I’m a bookaholic.  I love to read books, shop for books and collect books. I love the feel of a book, the smell of a book, and the weight of a book. I’m a full-fledged addict and I’m not seeking a cure…ever! Luckily I grew up in a household where books littered the floors, bedside tables and crammed homemade bookshelves crafted by my dad. My mom loved mysteries, my dad books on the civil war. We were library regulars, and my mom subscribed to the Book of the Month Club, and Readers Digest Condensed Books.  Gifts of books were a regular part of my childhood. I loved Golden Books, fairy tales, Dr. Seuss and Dare Wright’s Lonely Doll series.  When I started reading instead of just being read to, I loved Nancy Drew and the Bobbsey Twins. In high school my pleasure reading turned to non-fiction and biography. My taste ran the gamut from English and U.S. History to movie star tell-alls and Presidential bios. I loved it all! During my teens I started a collection of “smelly” books. My collection isn’t really smelly, okay maybe a bit aromatic, but it is filled with old and captivating books that have…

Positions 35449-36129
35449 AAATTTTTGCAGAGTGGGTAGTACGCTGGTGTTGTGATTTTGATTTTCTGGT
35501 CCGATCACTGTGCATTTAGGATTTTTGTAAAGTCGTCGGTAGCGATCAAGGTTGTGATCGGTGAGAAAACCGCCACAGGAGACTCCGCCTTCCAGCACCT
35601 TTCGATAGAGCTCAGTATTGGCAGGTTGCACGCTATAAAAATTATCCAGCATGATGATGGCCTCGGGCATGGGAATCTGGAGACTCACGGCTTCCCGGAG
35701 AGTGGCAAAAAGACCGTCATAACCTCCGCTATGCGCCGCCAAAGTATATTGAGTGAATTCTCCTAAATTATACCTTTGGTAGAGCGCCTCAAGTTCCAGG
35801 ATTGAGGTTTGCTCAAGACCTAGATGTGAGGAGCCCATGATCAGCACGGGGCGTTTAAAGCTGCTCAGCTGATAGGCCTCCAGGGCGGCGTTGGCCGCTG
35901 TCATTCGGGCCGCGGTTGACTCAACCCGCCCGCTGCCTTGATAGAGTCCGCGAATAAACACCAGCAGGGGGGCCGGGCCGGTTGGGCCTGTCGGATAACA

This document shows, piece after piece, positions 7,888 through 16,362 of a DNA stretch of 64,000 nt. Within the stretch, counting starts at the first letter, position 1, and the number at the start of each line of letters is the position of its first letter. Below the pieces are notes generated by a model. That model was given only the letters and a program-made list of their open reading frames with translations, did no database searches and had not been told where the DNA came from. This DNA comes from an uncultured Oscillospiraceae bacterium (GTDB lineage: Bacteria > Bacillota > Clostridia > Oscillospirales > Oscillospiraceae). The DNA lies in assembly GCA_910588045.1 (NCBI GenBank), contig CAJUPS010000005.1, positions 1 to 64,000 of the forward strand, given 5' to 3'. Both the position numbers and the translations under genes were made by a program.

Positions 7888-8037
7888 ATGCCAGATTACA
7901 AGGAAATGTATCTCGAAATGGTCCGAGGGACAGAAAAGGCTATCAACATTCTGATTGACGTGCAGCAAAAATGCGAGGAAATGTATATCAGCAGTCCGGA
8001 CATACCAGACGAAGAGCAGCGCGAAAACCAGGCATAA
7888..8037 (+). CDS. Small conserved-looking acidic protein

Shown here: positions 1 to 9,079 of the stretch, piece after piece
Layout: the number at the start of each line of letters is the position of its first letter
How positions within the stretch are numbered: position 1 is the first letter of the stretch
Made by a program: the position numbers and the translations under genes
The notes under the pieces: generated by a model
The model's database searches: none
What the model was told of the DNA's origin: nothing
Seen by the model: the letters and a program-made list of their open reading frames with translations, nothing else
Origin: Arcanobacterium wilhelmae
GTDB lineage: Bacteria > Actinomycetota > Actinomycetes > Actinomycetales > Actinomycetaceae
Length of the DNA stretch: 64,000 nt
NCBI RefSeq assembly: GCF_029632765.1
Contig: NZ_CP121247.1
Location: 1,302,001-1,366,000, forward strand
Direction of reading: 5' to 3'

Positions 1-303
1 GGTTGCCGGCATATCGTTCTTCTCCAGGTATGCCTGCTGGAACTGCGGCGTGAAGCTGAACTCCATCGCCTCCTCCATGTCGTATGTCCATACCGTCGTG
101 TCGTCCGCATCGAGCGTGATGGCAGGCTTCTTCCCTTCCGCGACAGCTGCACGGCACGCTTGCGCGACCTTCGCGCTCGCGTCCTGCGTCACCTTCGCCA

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Interview with Catherine Lorraine

We'd like to welcome, indieBRAG Reader Catherine Lorraine to talk with us today about her reading!  Catherine, what is important about reading for you? Reading is a very important part of my life…I read to relax and to get away from everyday stress.   I read to learn and escape to exotic places. Even though I read many books in a year…..I usually only read before going to bed, sometimes on week-ends and when I am going to appointments where I have to wait. Do you enjoy reading for BRAG and what positive experiences have had?  I like to read for BRAG as this gives me a chance to read books I might never have found on my own. I have found a few new favourites and have become a fan always waiting for that next book.  BRAG also challenges me to read books I might have never picked up to read and I have been excited by a few books that I have read.  I also am a fan of Indie Authors….I am so glad that they have found a way to publish their books without the help of big publishers.  I must admit that a few years ago I…